Daryl vs. Darryl: Dayton City Commission candidates square off before May election

Moderator Jim Otte talks with Dayton City Commission candidate Darryl Fairchild while moderator Etana Jacobi talks with candidate Daryl Ward.
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Moderator Jim Otte talks with Dayton City Commission candidate Darryl Fairchild while moderator Etana Jacobi talks with candidate Daryl Ward.

Debate sponsored by Dayton Daily News, WHIO and League of Women Voters

Daryl Ward and Darryl Fairchild have some things in common. They are both pastors of more than 30 years who are running as Democrats to be the next Dayton city commissioner.

On May 8, Dayton voters will elect one of the two to serve as the newest city commissioner, replacing Joey Williams, who resigned two months ago.

Despite the similarities, Ward and Fairchild at a Tuesday debate tried to show the public that there are important differences in their core priorities and that they are the best person for the job.

Fairchild, the manager of chaplain services at Dayton Children’s Hospital, portrays himself as a strong voice and advocate for the city’s neighborhoods, which he says have been overlooked and desperately need a comprehensive revitalization plan.

Fairchild said unlike his opponent, he’ll be ready to lead from “day No. 1” because of his experience in community organizing, nonprofit work and what he says is a thorough understanding of the political process and main issues facing the city.

Ward, the senior pastor at Omega Baptist Church, depicted himself as a a servant of the community who has a special talent for working with people to get things done.

He said he is running for office because he cares deeply about the community and understands how collaboration can fix Dayton’s pressing problems. He said education is the largest problem outside of City Hall.

“I work hard at what I do,” he said. He later said, “I can bring hope, I can bring light and I’ve done that throughout my career in Dayton.”

Ward and Fairchild talked about their views and plans if elected during a wide-ranging debate at Stivers School for the Arts.

The event, which drew more than 150 visitors, was sponsored by the Dayton Daily News, WHIO-TV and Radio and the League of Women Voters of the Greater Dayton Area.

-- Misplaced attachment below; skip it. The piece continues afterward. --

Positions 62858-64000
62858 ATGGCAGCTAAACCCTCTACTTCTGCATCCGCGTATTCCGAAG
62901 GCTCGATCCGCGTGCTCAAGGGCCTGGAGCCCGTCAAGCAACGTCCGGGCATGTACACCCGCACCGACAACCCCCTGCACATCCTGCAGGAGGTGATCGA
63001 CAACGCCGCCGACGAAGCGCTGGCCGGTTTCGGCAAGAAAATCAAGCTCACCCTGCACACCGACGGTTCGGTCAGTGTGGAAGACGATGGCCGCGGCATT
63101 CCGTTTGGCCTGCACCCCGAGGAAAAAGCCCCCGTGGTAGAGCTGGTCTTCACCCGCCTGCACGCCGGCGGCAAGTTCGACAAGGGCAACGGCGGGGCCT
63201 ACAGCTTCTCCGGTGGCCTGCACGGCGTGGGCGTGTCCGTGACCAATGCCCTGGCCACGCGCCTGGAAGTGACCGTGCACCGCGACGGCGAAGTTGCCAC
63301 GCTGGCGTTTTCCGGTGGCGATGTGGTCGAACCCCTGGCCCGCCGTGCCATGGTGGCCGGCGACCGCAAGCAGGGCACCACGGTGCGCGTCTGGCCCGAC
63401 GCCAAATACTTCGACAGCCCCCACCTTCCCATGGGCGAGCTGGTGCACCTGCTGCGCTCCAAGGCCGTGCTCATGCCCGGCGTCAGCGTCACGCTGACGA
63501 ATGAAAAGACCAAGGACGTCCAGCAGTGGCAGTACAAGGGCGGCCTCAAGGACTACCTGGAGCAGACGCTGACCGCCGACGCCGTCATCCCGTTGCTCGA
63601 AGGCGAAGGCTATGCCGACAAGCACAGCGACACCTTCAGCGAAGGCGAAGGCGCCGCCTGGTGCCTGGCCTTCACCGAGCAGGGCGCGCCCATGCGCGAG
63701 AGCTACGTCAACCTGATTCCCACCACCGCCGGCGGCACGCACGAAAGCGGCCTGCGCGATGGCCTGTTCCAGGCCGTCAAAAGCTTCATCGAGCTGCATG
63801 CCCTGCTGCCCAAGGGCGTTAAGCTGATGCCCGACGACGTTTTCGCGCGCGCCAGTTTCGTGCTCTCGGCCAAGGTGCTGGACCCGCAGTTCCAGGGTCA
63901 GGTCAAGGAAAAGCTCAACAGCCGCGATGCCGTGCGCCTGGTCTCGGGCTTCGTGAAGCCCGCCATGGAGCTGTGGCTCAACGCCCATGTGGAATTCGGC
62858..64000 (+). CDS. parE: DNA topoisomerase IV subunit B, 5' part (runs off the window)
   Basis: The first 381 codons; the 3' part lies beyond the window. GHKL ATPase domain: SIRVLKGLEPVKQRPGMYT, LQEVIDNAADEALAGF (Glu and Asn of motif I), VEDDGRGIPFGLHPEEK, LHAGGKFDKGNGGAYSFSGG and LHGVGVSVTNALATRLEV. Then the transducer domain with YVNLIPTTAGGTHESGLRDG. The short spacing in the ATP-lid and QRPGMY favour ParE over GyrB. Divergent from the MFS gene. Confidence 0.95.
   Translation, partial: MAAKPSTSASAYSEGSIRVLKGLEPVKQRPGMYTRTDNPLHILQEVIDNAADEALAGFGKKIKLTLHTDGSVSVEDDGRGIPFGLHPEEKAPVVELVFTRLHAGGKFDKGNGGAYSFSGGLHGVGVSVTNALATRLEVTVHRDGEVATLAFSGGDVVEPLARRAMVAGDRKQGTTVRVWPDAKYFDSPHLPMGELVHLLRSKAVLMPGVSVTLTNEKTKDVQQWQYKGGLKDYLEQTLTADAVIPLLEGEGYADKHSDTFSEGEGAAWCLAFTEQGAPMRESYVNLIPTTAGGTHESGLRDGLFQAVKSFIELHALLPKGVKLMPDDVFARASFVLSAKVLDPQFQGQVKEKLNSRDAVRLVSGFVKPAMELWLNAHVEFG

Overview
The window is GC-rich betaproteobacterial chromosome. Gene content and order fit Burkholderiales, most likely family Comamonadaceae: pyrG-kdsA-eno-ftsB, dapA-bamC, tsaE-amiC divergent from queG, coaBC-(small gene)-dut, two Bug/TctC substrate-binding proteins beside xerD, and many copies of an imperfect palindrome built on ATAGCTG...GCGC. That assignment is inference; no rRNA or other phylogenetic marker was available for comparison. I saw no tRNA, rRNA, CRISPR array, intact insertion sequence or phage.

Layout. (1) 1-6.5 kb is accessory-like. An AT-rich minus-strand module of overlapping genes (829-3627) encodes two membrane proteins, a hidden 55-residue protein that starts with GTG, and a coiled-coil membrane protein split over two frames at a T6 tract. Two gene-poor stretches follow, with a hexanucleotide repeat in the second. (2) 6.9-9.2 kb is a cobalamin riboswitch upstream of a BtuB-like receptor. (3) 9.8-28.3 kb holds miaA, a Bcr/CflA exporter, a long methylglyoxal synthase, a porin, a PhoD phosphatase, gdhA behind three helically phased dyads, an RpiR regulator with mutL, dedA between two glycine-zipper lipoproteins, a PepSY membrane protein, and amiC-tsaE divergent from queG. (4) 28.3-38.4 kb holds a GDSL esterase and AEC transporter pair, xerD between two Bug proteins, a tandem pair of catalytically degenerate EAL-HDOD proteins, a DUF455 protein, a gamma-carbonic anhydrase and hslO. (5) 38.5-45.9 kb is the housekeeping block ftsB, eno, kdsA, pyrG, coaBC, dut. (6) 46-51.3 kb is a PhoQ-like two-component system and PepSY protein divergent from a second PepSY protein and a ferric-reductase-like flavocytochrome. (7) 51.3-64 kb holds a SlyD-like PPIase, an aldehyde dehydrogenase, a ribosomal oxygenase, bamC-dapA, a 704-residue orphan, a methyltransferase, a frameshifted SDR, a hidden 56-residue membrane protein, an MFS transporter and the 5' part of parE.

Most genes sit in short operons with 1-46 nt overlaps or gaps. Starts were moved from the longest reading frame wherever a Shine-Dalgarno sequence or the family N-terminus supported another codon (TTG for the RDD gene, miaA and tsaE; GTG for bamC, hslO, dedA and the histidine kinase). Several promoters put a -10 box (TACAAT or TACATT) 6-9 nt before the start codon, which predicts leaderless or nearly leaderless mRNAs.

Ward said he will fight for the city and people of Dayton that he loves. He didn’t offer many specifics about what he might do on the commission.

But he said he has the determination and work ethic to make a difference.

Credit: DaytonDailyNews

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Darryl Fairchild running for Dayton Commission

Credit: DaytonDailyNews

And he said he would work closely with commissioners to come up with ways to improve neighborhoods and would collaborate with the Dayton Public Schools to improve the quality of local education.

“We have to work together to bring hope — I really believe in this place,” he said.

He said he doesn’t have all the answers but will bring citizens together to figure out solutions to problems like hunger in the community and disinvestment in west Dayton.

ExploreVOTERS GUIDE: Compare the Dayton Commission candidates on the issues

Fairchild said the current commission acts in lockstep and he would be the independent voice the commission needs to bring new ideas and spark healthy debate.

Many city neighborhoods are in rough shape because because the city does not have a clear vision and plan for their revitalization and reinvestment, said Fairchild.

Credit: DaytonDailyNews

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Daryl Ward running for Dayton Commission

Credit: DaytonDailyNews

“People don’t want to invest in Dayton primarily because they don’t know where we’re going,” he said. “We have a great plan for downtown, but that’s only 7 percent of our whole city. What about the other 93 percent?”

Fairchild said he would be an accessible elected leader. He accused the city of putting up roadblocks when constituents come to air grievances.

Fairchild said too many people don’t feel safe in their neighborhoods and don’t believe their neighborhoods are a good place to raise a family.

“That is unacceptable to me,” he said. “When I’m elected, I’ll bring urgency to address these issues, and I’ll be a champion for our residents and neighborhoods.”

Other topics on Tuesday night included Good Samaritan Hospital’s closure and food access.

An audience member asked the candidates if they would be willing to stand up to Dayton Mayor Nan Whaley, if needed.

Ward said he is willing to work with, and willing to stand up against, anyone if need be.

Fairchild said he is willing to speak truth to power and stand up for what’s right, even if it’s unpopular.

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